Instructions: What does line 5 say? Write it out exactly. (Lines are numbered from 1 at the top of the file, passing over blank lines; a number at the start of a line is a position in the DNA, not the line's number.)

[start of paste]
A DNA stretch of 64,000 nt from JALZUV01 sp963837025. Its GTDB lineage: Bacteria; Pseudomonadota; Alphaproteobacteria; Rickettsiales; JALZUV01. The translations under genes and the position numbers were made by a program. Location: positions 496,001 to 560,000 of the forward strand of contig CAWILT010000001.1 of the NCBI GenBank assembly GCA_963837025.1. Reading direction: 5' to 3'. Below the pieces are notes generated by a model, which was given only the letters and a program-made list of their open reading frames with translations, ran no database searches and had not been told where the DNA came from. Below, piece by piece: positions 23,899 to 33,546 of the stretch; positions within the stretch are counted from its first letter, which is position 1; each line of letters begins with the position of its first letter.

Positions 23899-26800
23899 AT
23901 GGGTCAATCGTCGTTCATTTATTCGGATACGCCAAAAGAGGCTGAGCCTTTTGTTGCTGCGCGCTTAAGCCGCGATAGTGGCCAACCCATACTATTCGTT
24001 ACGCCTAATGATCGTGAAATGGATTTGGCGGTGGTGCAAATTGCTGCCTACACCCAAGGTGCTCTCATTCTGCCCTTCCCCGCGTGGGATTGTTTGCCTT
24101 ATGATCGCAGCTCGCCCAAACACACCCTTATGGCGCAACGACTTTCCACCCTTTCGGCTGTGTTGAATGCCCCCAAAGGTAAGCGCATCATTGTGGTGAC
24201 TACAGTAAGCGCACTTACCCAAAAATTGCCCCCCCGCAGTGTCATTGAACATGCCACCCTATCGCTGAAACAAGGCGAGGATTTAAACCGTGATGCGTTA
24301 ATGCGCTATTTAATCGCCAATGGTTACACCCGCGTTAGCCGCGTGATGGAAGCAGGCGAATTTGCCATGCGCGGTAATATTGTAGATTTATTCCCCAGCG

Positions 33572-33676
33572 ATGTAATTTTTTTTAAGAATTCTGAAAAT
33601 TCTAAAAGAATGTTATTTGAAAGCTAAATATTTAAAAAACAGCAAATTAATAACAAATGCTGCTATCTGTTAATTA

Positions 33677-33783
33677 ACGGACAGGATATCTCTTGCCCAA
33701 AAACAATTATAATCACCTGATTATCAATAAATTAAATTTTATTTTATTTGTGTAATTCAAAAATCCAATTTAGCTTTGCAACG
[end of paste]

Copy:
24001 ACGCCTAATGATCGTGAAATGGATTTGGCGGTGGTGCAAATTGCTGCCTACACCCAAGGTGCTCTCATTCTGCCCTTCCCCGCGTGGGATTGTTTGCCTT